• The subject experiences a detachment of his physical body (OBE). This sense that the experiencer's consciousness dissociates itself from the regular vantage point of the body, and allows it to observe the surrounding environment from a different POV --i.e. from above the hospital room-- is probably universal in the NDE literature. Although OBEs are rather common in the modern alien abduction/encounter narrative, we cannot claim it's a stereotypical aspect of the experience --in fact, the 'physicality' of abductions is a much contended point in the field; then again, obsessing with 'trace evidence' has not yielded the expected rewards of respectability traditional UFOlogy has sought in the last 60 years…

The rest of it you can get access to by simply subscribing to the Paracast newsletter, free of charge. Once I fulfilled my deadline, Gene invited to continue the discussion we'd started last Thursday, and to discuss my editorial with him and Chris --who could now re-join us once the issue with Clifford had been solved-- on the 'After the Paracast' supplement podcast, which is part of their Paracast+ membership. The monthly or annual subscription fee grants you access to both the 'After the Paracst' catalog, as well as an ad-free version of their regular show --the annual subscription also gets you an e-book version of Chris O'Brien's 'Stalking the Tricksters' [Amazon US & UK]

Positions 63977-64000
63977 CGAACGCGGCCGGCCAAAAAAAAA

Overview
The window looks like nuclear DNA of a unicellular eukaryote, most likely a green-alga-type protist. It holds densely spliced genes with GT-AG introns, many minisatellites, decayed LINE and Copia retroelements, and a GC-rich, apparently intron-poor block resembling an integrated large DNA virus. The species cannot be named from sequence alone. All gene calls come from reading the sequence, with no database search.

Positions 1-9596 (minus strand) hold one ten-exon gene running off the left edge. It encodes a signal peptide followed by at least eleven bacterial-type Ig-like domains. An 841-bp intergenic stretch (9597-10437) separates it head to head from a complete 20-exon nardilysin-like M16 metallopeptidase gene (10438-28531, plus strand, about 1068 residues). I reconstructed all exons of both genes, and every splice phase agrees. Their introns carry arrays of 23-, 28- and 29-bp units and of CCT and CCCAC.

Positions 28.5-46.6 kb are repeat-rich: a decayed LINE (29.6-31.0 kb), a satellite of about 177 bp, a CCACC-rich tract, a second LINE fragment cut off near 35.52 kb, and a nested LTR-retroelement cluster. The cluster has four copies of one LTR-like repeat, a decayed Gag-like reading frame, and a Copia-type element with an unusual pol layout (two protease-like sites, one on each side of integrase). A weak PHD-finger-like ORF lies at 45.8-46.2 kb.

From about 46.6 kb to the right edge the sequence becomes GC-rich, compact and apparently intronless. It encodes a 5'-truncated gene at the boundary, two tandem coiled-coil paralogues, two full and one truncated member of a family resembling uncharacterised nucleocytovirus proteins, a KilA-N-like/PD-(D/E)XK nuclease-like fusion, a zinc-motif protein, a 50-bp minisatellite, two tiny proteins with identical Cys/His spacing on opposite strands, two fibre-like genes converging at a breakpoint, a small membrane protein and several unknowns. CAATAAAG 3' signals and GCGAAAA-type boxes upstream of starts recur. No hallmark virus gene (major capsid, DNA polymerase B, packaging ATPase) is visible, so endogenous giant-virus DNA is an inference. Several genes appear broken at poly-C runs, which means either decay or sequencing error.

You will notice the text acquired a 'scholarly' tone that is quite uncharacteristic of my typical writing. Again, this is not something I had originally anticipated, yet evolved 'organically' as I started to work into what I wanted to convey --which, it must be stressed out, is NOT terribly ground-breaking, since I'm only expanding on what other people had already noticed. If anything, I may have been the first guest in The Paracast to talk about NDEs --something in which I DON'T consider myself to be any kind of authority, or particularly versed in-- and discuss how this and other type of mystical experiences hint at our remaining ignorance with regards to hard problem of human consciousness; which I personally believe to be a crucial part of what we inadequately refer to as 'the Paranormal.'